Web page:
At the opening of the second movement, a new, haunting theme filled the concert hall. A chill stole through her body. Unlike the previous movement, the ethereal lethargy of the second created a hollow ache in her chest. If she were an artist like her sister Adrienne, she’d paint this movement gray. Professor Chang’s instrument cried as though it concealed a tragic secret expressible through music alone.

As her teacher turned to face the orchestra at the close of the movement, something glistened on her cheek. Sweat … or a tear?

The bombastic third movement jolted Victoria back to attention. Like a marathon runner nearing the finish line, Victoria’s fingers sprinted over the fingerboard. This time, undeniable beads of sweat dripped down Professor Chang’s face. Jerry, in contrast to his mother, flicked his bow back and forth with ease. How did he make it look effortless?

As the musicians neared the end, Victoria inched closer to the edge of her seat. Her heart drummed once more to keep up with her flying fingers. The bow sawed over the strings, and adrenaline flooded her as she joined Professor Chang in the final chord. Perfection.


A sense of euphoria enveloped Victoria as she and Jerry made their way backstage to the rehearsal room.  “Jerry, your mom’s rendition of Tchaikovsky… I have no words! Absolutely gorgeous. The first movement is beastly to play as the soloist of course, but the theme is pure beauty.”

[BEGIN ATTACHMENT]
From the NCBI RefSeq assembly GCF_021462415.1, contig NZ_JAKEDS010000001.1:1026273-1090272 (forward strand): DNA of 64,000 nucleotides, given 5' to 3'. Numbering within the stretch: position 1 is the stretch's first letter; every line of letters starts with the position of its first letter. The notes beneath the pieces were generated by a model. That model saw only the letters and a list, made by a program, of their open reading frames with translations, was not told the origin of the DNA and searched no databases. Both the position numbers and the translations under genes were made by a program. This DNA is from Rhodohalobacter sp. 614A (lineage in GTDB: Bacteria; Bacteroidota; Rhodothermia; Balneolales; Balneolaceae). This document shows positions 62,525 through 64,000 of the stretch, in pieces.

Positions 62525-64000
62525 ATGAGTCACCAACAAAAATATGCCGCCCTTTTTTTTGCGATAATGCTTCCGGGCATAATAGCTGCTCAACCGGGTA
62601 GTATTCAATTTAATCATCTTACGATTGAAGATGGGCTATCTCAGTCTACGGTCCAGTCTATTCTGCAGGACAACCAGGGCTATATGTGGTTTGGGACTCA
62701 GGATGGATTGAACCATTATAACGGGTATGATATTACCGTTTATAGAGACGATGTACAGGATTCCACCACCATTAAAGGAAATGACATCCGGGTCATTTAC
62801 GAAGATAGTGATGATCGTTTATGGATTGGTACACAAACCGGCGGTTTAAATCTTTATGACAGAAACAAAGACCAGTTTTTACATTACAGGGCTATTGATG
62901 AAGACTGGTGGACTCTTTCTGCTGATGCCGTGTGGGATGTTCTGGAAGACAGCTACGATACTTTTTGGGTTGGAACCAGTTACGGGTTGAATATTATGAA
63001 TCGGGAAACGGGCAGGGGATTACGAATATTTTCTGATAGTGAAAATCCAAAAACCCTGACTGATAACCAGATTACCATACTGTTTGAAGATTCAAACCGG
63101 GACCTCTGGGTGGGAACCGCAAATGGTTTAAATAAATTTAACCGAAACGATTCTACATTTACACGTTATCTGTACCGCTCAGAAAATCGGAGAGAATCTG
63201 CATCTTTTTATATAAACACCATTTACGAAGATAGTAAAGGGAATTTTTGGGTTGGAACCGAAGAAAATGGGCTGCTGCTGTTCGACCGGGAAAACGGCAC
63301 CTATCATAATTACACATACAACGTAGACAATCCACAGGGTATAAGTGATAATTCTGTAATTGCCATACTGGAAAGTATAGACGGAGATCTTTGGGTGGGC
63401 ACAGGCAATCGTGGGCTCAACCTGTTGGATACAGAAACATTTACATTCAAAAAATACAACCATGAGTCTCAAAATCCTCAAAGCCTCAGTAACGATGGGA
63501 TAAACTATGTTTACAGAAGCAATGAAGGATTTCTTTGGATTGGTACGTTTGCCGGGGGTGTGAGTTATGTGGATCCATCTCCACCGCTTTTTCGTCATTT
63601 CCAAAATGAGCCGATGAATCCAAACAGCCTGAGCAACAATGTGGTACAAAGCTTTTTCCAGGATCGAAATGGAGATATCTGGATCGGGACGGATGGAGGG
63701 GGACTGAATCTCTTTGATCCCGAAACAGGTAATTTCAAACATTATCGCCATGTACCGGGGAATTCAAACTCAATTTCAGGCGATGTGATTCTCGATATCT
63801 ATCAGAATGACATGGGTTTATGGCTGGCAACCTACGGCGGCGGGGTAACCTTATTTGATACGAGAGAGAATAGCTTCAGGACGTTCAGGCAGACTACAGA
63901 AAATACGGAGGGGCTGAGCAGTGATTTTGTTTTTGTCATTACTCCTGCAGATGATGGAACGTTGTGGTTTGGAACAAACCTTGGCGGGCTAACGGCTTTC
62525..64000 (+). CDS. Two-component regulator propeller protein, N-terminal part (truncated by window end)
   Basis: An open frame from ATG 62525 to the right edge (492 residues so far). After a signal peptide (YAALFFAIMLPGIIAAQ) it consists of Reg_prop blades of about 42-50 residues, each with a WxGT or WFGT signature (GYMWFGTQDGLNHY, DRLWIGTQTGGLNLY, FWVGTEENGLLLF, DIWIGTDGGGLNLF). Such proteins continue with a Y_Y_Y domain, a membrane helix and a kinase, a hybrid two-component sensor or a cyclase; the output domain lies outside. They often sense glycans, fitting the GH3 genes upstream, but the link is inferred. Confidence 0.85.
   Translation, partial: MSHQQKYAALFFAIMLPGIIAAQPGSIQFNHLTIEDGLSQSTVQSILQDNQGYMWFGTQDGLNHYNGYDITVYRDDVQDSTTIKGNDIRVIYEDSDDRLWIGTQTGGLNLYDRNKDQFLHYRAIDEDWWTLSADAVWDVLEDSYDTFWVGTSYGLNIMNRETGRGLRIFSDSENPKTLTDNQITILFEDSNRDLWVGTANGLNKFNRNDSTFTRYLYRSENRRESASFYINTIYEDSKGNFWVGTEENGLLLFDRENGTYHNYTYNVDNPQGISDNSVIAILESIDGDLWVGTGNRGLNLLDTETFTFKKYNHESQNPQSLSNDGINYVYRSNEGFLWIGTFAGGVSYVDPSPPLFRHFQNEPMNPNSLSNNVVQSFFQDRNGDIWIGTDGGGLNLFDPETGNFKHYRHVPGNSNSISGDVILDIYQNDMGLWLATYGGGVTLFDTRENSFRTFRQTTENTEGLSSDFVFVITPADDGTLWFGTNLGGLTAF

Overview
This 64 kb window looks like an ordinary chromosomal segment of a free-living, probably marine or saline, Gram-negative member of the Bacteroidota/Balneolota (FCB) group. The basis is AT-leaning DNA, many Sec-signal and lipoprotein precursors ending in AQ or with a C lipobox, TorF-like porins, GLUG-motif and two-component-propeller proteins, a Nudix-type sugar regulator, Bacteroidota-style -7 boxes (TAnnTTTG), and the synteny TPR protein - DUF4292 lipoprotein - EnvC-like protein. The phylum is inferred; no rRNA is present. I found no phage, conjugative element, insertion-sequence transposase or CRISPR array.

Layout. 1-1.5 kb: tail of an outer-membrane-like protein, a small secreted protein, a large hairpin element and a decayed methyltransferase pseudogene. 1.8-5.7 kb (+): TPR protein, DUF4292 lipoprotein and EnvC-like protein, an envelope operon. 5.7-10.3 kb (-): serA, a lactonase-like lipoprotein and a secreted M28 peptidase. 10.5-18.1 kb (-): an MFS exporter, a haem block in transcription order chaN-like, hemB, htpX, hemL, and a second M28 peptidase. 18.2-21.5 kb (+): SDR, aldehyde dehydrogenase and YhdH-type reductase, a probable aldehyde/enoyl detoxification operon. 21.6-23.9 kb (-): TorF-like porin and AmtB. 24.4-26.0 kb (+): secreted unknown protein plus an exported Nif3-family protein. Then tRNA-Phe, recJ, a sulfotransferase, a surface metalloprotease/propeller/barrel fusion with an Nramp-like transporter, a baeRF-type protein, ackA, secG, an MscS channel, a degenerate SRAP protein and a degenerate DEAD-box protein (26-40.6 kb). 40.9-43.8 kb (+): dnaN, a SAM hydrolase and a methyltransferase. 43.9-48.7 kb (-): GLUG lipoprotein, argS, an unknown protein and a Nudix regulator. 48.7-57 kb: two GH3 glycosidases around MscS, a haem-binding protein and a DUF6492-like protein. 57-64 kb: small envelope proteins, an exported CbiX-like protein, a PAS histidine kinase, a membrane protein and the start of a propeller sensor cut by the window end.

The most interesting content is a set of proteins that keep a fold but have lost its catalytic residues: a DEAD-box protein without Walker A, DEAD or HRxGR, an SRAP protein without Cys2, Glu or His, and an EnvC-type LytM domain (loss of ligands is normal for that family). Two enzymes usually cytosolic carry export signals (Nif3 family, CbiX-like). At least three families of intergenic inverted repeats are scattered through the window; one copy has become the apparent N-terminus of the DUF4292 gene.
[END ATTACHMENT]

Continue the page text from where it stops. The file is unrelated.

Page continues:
Jerry opened his case and tucked the cello away. “I’m starving. Want to get something to eat?”

Victoria stared at him. “ Did you hear a word I said?”

“Of course.” He loosened his bow and swept a cloth over the strings to wipe off the dusty rosin. “You were rambling about Mom. She plays with emotion or something.”

“Yes, the minor theme was absolutely gut-wrenching.”

“I suppose.” Jerry organized the music in his folder.

“Are you even listening?”

“I am. I don’t gush over her like you do.”

“Well, I enjoy her performances. What’s wrong with that?”

He closed his case with a snap. “You didn’t have to grow up with her.”

Victoria pursed her lips. “As you well know, I grew up in a musical family, too. I know what it’s like to have a musician for a mother.”

He blew a wisp of black hair out of his eyes. “Yes, but your mom is, well, more like a real mom.”

“What’s that supposed to mean?”

“She’s just––”

“Victoria!” The all-too-familiar voice pierced the air.